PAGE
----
Think of the nastiest character you’ve ever encountered in a teen drama. Now times that by 100 and you might get somewhere close to how awful a human being Campbell Eliot is.

We know he’s Not Nice fairly early on in the series – he tells his brother Sam that he ruined his life by being born, and threatens him with violence if he comes back to Elliot’s house.

And from there Campbell gets progressively worse, revealing more and more just how horrible he is. He begins a relationship with Elle, a quiet girl who doesn’t have any friends, and although at first he’s sweet, it’s not long before he’s controlling her. In one horrific scene, as Sam tells his friends how Campbell killed a dog when he was younger and is a sociopath, we cut to Campbell pushing Elle beneath the water, and threatening her to ensure she stays with him.

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Campbell also supplies Harry with drugs, as part of a long-term plan to ensure that Harry comes to rely on him, and he orchestrates the coup in the final episode which sees The Guard take over the town and install Harry and Lexie as mayors, although it’s really Campbell pulling the strings.

If there’s one thing that’s guaranteed, it’s that being in a position of power won’t be enough for Campbell, and if he can he’ll keep pushing and pushing until everything and everyone is broken. But there comes a point in all TV shows when the villain is eventually defeated, and we can only hope it happens sooner rather than later with Campbell.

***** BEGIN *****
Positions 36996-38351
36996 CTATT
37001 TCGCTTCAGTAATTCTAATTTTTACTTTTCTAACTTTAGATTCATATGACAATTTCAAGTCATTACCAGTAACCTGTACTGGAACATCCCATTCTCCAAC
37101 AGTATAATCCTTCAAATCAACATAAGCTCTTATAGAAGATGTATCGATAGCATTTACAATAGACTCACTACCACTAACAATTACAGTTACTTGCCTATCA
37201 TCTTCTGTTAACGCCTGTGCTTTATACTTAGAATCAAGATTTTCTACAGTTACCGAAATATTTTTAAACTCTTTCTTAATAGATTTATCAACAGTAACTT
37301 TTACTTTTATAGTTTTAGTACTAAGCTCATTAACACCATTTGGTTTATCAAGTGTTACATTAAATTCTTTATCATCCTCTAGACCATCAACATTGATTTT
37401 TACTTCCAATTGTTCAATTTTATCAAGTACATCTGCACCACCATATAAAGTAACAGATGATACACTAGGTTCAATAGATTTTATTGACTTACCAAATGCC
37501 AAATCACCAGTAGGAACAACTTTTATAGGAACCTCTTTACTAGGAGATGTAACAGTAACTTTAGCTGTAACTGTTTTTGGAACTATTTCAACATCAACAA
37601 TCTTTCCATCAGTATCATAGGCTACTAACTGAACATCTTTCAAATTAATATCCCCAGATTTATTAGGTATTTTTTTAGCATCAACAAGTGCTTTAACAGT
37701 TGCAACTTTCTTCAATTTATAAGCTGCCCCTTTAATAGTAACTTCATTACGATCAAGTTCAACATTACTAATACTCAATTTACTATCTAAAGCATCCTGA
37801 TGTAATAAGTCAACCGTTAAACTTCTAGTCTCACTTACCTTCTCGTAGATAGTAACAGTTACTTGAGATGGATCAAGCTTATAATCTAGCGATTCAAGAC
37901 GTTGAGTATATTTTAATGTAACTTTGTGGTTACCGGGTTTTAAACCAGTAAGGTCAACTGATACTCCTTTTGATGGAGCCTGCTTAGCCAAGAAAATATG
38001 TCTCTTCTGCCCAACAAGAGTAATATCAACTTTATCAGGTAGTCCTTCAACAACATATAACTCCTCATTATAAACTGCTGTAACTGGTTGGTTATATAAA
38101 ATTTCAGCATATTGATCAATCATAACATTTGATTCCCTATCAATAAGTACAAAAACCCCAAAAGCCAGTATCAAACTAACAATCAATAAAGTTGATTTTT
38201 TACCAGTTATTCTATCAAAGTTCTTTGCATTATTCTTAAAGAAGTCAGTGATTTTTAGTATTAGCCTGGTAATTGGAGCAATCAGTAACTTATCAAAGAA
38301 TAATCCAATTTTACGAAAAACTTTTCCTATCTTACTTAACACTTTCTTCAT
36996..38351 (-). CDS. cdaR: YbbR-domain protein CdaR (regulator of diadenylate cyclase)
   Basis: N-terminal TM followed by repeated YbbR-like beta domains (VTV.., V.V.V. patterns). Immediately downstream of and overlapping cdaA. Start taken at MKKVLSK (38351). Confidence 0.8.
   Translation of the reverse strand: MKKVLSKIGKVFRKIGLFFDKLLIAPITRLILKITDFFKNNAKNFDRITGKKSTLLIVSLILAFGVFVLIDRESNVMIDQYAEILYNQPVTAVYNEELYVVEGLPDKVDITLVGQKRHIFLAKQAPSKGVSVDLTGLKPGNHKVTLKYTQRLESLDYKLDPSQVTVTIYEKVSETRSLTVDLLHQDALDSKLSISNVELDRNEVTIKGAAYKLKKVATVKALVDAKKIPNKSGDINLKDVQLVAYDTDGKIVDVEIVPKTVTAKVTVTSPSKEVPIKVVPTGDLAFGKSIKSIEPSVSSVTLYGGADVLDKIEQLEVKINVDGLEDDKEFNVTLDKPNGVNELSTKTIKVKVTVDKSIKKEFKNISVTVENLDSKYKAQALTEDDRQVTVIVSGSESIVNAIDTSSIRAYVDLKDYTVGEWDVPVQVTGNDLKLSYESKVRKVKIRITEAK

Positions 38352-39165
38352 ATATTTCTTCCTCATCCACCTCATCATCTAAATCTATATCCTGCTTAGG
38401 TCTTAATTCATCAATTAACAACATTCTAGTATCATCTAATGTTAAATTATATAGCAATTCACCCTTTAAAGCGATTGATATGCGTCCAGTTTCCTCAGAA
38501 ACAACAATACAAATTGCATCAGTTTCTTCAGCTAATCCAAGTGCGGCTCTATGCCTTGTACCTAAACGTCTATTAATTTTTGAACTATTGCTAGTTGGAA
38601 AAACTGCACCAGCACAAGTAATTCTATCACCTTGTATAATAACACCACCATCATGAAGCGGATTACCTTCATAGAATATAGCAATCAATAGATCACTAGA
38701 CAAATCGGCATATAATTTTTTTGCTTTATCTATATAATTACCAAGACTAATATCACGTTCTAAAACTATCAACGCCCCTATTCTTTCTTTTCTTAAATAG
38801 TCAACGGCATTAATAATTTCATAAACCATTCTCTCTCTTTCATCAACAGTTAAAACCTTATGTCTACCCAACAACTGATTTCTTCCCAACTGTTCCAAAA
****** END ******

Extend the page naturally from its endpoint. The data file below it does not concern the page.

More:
When will we get to see more of The Society?  

This is the biggest, most important question. Netflix has not yet confirmed whether it will be making a second season of the show, but given the strength of the first season and the number of questions left unanswered, it’s unlikely that we won’t get more of The Society.

Images: Seacia Pavao/Netflix


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Sarah Shaffi

Sarah Shaffi is a freelance journalist and editor. She reads more books a week than is healthy, and balances this out with copious amounts of TV. She writes regularly about popular culture, particularly how it reflects and represents society.